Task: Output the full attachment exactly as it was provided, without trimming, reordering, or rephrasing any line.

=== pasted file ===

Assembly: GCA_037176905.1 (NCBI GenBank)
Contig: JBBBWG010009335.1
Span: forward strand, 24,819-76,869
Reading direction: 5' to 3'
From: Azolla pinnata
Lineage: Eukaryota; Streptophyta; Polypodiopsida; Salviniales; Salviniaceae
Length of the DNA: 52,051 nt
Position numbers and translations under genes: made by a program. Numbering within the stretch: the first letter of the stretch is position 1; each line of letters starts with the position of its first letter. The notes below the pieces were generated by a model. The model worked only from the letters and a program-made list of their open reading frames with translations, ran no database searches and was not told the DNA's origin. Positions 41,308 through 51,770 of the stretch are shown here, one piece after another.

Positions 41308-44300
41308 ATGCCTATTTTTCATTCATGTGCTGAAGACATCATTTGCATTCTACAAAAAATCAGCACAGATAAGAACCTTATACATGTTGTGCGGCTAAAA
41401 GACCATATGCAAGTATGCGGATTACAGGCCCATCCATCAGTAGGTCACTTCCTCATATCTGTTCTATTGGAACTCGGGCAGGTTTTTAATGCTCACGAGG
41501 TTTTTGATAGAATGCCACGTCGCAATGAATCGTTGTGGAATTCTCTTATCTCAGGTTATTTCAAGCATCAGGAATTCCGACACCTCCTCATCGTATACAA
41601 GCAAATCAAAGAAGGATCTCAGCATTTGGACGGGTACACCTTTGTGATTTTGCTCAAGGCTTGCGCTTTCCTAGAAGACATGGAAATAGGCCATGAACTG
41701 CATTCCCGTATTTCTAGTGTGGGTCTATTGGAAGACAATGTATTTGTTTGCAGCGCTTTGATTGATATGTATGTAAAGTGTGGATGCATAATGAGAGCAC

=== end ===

Assembly: GCA_037176905.1 (NCBI GenBank)
Contig: JBBBWG010009335.1
Span: forward strand, 24,819-76,869
Reading direction: 5' to 3'
From: Azolla pinnata
Lineage: Eukaryota; Streptophyta; Polypodiopsida; Salviniales; Salviniaceae
Length of the DNA: 52,051 nt
Position numbers and translations under genes: made by a program. Numbering within the stretch: the first letter of the stretch is position 1; each line of letters starts with the position of its first letter. The notes below the pieces were generated by a model. The model worked only from the letters and a program-made list of their open reading frames with translations, ran no database searches and was not told the DNA's origin. Positions 41,308 through 51,770 of the stretch are shown here, one piece after another.

Positions 41308-44300
41308 ATGCCTATTTTTCATTCATGTGCTGAAGACATCATTTGCATTCTACAAAAAATCAGCACAGATAAGAACCTTATACATGTTGTGCGGCTAAAA
41401 GACCATATGCAAGTATGCGGATTACAGGCCCATCCATCAGTAGGTCACTTCCTCATATCTGTTCTATTGGAACTCGGGCAGGTTTTTAATGCTCACGAGG
41501 TTTTTGATAGAATGCCACGTCGCAATGAATCGTTGTGGAATTCTCTTATCTCAGGTTATTTCAAGCATCAGGAATTCCGACACCTCCTCATCGTATACAA
41601 GCAAATCAAAGAAGGATCTCAGCATTTGGACGGGTACACCTTTGTGATTTTGCTCAAGGCTTGCGCTTTCCTAGAAGACATGGAAATAGGCCATGAACTG
41701 CATTCCCGTATTTCTAGTGTGGGTCTATTGGAAGACAATGTATTTGTTTGCAGCGCTTTGATTGATATGTATGTAAAGTGTGGATGCATAATGAGAGCAC